Columbus Parent photographer Alysia Burton followed Mount Carmel St. Ann’s Hospital nurse Madeline “Maddy” Bumgarner through her day as a labor and delivery nurse, which included the arrival of Cecelia and Kevin Doenges’ daughter, Leona.
Hot Topic: Having a Baby
A Life in the Day of a Labor and Delivery Nurse
Story by Jane Hawes
Photos by Alysia Burton
At 8:51 a.m. on Thursday, Sept. 1, 2011, a little girl named Leona Marie Doenges was born to Cecelia and Kevin Doenges at Mount Carmel St. Ann’s Hospital in Westerville. Her grandmother, Susan Fox, also was present for her birth. And so was Madeline “Maddy” Bumgarner, the labor and delivery nurse on duty. This is how it happened.
7:00 a.m.: Maddy comes on duty and gets a report from the night-shift nurse about Cecelia Doenges, who had been admitted during the night and is now ready for the final phase of labor and delivery.
7:08: “OK, Cecelia, we’re going to start pushing.”
7:11: “Chin’s to the chest and push hard. Count to 10. Don’t let the air out, push hard.”
7:13: Maddy goes to wash her hands and sanitize them. She’ll do this after every round, and also keep Cecelia washed and soothed with cool washcloths.
7:14: Maddy lowers the bottom half of the bed and raises the top. “This will help her with her legs so she has more power,” she explains to Kevin and Susan.
7:15: “You count,” Maddy tells Kevin. “Curl into your belly,” she tells Cecelia.
7:26: “Again, stronger, stronger, stronger, againagain. Deep breath.”
7:28: Maddy updates the computerized record of the fetal heartbeat and Cecelia’s contractions.
7:33: Maddy knots a bedsheet several times and hands one end to Cecelia. The “tug-of-war” pushing is about to begin. This technique will help Cecelia focus her pushing despite having an epidural in.
7:40: “Push down here. Curl in … Good! Awesome push.”
7:42: The midwife, Katie Waibel, arrives. Maddy gives her an update on the pushing so far.
7:44: “Start breathing. Start pushing, all your might now.”
7:45: Maddy runs to the nurse’s station and orders another bag of penicillin for Cecelia’s IV feed. She chugs down a cup of ice water. “Hydrate,” she says. “Have to stay hydrated.”
8:05: Pushing with the knotted bedsheet again. Maddy explains later that she’s nursing a torn meniscus in her right knee, and by the end of the day, she’s limping. But her strong leg muscles, built through years of competitive soccer playing, make her a potent tug-of-war partner.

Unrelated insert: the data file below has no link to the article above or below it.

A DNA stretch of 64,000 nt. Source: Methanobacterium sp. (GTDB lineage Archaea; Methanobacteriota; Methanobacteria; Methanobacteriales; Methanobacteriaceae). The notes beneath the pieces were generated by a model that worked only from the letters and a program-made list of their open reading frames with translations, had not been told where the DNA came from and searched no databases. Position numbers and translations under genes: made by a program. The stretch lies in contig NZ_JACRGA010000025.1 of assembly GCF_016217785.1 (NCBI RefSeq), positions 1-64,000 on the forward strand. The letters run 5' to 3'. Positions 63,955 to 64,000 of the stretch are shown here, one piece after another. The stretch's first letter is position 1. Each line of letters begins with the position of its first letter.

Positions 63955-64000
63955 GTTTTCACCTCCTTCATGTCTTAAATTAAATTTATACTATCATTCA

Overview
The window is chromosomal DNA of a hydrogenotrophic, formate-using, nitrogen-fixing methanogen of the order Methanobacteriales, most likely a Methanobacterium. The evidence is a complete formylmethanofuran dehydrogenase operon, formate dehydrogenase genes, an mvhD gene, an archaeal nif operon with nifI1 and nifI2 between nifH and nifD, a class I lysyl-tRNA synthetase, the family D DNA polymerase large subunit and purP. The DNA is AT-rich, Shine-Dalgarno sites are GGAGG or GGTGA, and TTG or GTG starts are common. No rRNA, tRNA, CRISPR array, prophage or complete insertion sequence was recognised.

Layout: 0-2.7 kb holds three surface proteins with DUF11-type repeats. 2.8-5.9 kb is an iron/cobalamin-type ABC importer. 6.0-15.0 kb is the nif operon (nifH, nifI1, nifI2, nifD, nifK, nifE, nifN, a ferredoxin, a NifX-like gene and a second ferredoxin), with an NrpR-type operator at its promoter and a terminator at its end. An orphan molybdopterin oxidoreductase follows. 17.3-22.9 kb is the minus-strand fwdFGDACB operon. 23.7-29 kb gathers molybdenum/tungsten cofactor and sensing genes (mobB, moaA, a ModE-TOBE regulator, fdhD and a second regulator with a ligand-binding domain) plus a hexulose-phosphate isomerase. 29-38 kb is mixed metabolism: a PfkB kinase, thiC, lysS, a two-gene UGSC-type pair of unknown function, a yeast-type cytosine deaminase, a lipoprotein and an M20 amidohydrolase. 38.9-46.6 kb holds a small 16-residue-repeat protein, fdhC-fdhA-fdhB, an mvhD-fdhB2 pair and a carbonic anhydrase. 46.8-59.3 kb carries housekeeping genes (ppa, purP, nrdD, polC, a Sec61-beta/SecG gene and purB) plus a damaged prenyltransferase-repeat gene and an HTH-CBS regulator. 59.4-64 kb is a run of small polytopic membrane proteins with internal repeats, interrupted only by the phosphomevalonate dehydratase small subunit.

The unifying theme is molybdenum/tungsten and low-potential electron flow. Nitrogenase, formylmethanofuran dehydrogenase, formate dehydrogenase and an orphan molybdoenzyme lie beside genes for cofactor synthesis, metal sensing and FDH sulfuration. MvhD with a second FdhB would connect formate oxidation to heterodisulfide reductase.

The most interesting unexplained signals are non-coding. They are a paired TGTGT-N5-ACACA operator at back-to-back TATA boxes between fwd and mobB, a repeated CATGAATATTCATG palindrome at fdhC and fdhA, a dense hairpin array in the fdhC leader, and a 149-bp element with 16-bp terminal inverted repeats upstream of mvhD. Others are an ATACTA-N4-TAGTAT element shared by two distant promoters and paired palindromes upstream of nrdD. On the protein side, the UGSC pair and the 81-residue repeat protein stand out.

8:08: Maddy flattens the bed and flips Cecelia to rest on her left side, elevating her left leg in a stirrup. The change in position will help Cecelia build energy for the final stretch.
8:20: “We’re getting close.”
8:25: Another round of tug-of-war pushing. Kevin asks Maddy, “So you specifically work out for this job?” Maddy replies, “Well, I knew when I came on board this job, you had to be strong.”
8:33: “Oh, yeah! Come on, Mama!” This is the first time Maddy calls Cecelia “Mama.”
8:35: For the first time, Cecelia begins to cry a little. “Hang in, you’re doing it.”
8:37: “OK, we’re breaking the bed down,” Maddy tells Cecelia. “This is it, hang in there.” Thirty seconds later, the bed is reconfigured to accommodate delivery.
8:38: “Let it build. The head is really dropping. That’s what you’re feeling.”
8:39: Maddy turns on the overhead fluorescent lights, brightening the room, which had been dimly lit until then.
8:45: Maddy swabs all of the area around the birth canal with iodine. Katie dons full scrubs.
8:46: With the next big push, the top of the baby’s head is visible when Katie feels for it. Cecelia cries softly.
8:48: “Againagain,” Maddy urges, then runs to the next room to get syringes. “I’m just stealing equipment from next door.”
8:50: “It’s crowning, Mamacita,” Maddy jumps in front of Susan to replace her at Cecelia’s right side. “The head is out, I’m taking over here.” Maddy will explain later that the baby’s shoulder was stuck against Cecelia’s pelvic bone, so she had to quickly press down on Cecelia’s belly in order to pop the baby loose. Maddy then lowers the bed quickly. “She’s coming out!”
8:51: “She’s out, woo hoo! Good job, Mommy!” About 30 seconds later, Leona Marie Doenges starts crying and her skin begins changing color from blue to purple to pink.
8:53: Maddy dials the nurses’ station. “Hey, it’s Maddy. I have a baby for you. 8:51. D-o-e-n-g-e-s.”